Organization of the Text

2.1    Sections and Headings

The work should be divided into sections and, if necessary, subsections. All sections and subsections should have a clear and concise heading. The headings serve as guidelines for the overall organization of the thesis. Therefore, headings that reflect the topic and content of the work are better than very general ones (e.g. Analysis). Chapter headings should be typed in upper case, using bold print. Section headings are also typed with bold print, but not capitalized. 

The level of the section is indicated with numbers. The number of levels depends on the length of the work and the complexity of the subject matter. However, too much complexity should be avoided: the number of levels should not be more than three or four.


2.1  Theories of politeness

2.1.1  Brown and Levinson’s theory

2.2    Organization of Sections

The main sections of a pro gradu thesis should be arranged as follows:

Title page 
Abstract (‘tiivistelmä’)
Table of contents
Lists of figures, tables, and abbreviations 
Body of the text   (see Organization of Pro Gradu Theses)

2.3    Tables and Figures

All tables and figures in the text must be numbered and should always have a heading. The number and heading of a table are placed above the table and those of a figure under the figure. For example:

Table 1. Test scores of control and experimental groups


Mean score

Standard deviation

Low score

High score


Group A






Group B






Group C






All students







When you refer to the table in the text, use the number of the table: e.g. Table 1 shows the test scores of the three groups.

2.4   Examples

Examples from your data (e.g. samples of text or discourse) should be numbered. The numbering of the examples should be continuous and marked in a systematic manner throughout the text.

If you use examples from published sources or a corpus, make sure you provide a clear reference to the source. If your examples are from a data set collected for the purposes of your study, use a system of reference that helps you locate the original text or event that the example is drawn from.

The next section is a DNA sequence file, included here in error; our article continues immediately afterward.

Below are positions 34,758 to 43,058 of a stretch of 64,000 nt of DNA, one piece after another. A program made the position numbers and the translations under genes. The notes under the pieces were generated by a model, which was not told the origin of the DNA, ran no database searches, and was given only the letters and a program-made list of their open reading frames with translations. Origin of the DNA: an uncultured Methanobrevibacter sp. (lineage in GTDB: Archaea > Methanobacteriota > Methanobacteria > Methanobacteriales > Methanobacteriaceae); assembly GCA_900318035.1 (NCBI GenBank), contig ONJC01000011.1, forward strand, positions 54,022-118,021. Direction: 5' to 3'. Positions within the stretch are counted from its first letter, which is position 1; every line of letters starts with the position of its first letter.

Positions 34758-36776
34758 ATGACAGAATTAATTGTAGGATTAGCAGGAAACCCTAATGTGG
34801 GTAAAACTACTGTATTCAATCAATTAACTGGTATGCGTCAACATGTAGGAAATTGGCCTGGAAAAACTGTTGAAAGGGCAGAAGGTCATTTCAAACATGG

If your examples come from interviews or discourse data in Finnish, they should be translated into English. For short examples, the translation is given in the text. If the examples are long, the original samples of data and their translations into English can be given in the appendices.

Examples can be separated from the body of the text with a blank line before and after. They should also be clearly indented from the left hand margin (about 5-10 spaces).  

Font size and line spacing in examples can be smaller than in the body of the text (font 10, single-spaced).

(1)  This is an example of how to present examples in the paper or thesis.

Short linguistic examples (e.g. words, phrases, short sentences) can be part of the body of the text. These should be clearly indicated by using italics.  Here is an example:

The speaker’s use of the interrogative how can you justify implies that …

Words or expressions which need to be glossed or translated should be italicized and the gloss itself marked with single inverted commas (single quotation marks), e.g.:

The word friissata 'freeze' occurs repeatedly in game vocabulary.

2.5    Appendices

Appendices can be used to include material that is not directly relevant to the main content but needs to be referred to in the text. For instance, if your study is based on a questionnaire or (semi)structured interviews, the questionnaire or interview plan must be included in the appendices. Appendices must have a heading and they must be numbered.